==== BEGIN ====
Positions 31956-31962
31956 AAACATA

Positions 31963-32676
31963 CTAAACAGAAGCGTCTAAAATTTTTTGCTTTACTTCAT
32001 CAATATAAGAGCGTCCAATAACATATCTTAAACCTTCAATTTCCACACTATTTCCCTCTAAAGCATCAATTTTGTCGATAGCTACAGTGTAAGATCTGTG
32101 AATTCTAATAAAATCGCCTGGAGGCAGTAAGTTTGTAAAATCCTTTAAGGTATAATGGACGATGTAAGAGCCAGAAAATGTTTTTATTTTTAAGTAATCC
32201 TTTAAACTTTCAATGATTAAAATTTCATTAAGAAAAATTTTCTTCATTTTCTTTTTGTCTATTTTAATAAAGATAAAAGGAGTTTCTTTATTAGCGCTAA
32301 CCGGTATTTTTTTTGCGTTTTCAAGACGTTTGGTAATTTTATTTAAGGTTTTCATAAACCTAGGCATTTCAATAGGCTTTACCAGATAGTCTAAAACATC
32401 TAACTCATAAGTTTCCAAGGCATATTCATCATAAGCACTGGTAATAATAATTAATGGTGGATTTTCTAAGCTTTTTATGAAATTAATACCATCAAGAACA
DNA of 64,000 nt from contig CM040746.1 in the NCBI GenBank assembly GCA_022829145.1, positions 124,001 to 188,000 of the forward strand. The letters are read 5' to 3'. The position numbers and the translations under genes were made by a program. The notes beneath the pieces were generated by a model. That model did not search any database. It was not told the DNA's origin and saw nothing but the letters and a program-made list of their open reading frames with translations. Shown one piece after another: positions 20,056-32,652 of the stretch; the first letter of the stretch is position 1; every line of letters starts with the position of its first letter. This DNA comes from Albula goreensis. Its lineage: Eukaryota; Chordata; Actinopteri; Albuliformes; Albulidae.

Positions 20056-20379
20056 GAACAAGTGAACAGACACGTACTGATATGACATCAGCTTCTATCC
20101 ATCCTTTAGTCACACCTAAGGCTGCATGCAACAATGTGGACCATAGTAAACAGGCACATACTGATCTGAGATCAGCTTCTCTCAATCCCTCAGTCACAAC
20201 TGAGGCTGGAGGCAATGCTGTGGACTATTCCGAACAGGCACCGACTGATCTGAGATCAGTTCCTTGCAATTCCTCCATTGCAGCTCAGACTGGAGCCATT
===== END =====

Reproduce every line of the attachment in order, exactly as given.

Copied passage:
Positions 31956-31962
31956 AAACATA

Positions 31963-32676
31963 CTAAACAGAAGCGTCTAAAATTTTTTGCTTTACTTCAT
32001 CAATATAAGAGCGTCCAATAACATATCTTAAACCTTCAATTTCCACACTATTTCCCTCTAAAGCATCAATTTTGTCGATAGCTACAGTGTAAGATCTGTG
32101 AATTCTAATAAAATCGCCTGGAGGCAGTAAGTTTGTAAAATCCTTTAAGGTATAATGGACGATGTAAGAGCCAGAAAATGTTTTTATTTTTAAGTAATCC
32201 TTTAAACTTTCAATGATTAAAATTTCATTAAGAAAAATTTTCTTCATTTTCTTTTTGTCTATTTTAATAAAGATAAAAGGAGTTTCTTTATTAGCGCTAA
32301 CCGGTATTTTTTTTGCGTTTTCAAGACGTTTGGTAATTTTATTTAAGGTTTTCATAAACCTAGGCATTTCAATAGGCTTTACCAGATAGTCTAAAACATC
32401 TAACTCATAAGTTTCCAAGGCATATTCATCATAAGCACTGGTAATAATAATTAATGGTGGATTTTCTAAGCTTTTTATGAAATTAATACCATCAAGAACA
DNA of 64,000 nt from contig CM040746.1 in the NCBI GenBank assembly GCA_022829145.1, positions 124,001 to 188,000 of the forward strand. The letters are read 5' to 3'. The position numbers and the translations under genes were made by a program. The notes beneath the pieces were generated by a model. That model did not search any database. It was not told the DNA's origin and saw nothing but the letters and a program-made list of their open reading frames with translations. Shown one piece after another: positions 20,056-32,652 of the stretch; the first letter of the stretch is position 1; every line of letters starts with the position of its first letter. This DNA comes from Albula goreensis. Its lineage: Eukaryota; Chordata; Actinopteri; Albuliformes; Albulidae.

Positions 20056-20379
20056 GAACAAGTGAACAGACACGTACTGATATGACATCAGCTTCTATCC
20101 ATCCTTTAGTCACACCTAAGGCTGCATGCAACAATGTGGACCATAGTAAACAGGCACATACTGATCTGAGATCAGCTTCTCTCAATCCCTCAGTCACAAC
20201 TGAGGCTGGAGGCAATGCTGTGGACTATTCCGAACAGGCACCGACTGATCTGAGATCAGTTCCTTGCAATTCCTCCATTGCAGCTCAGACTGGAGCCATT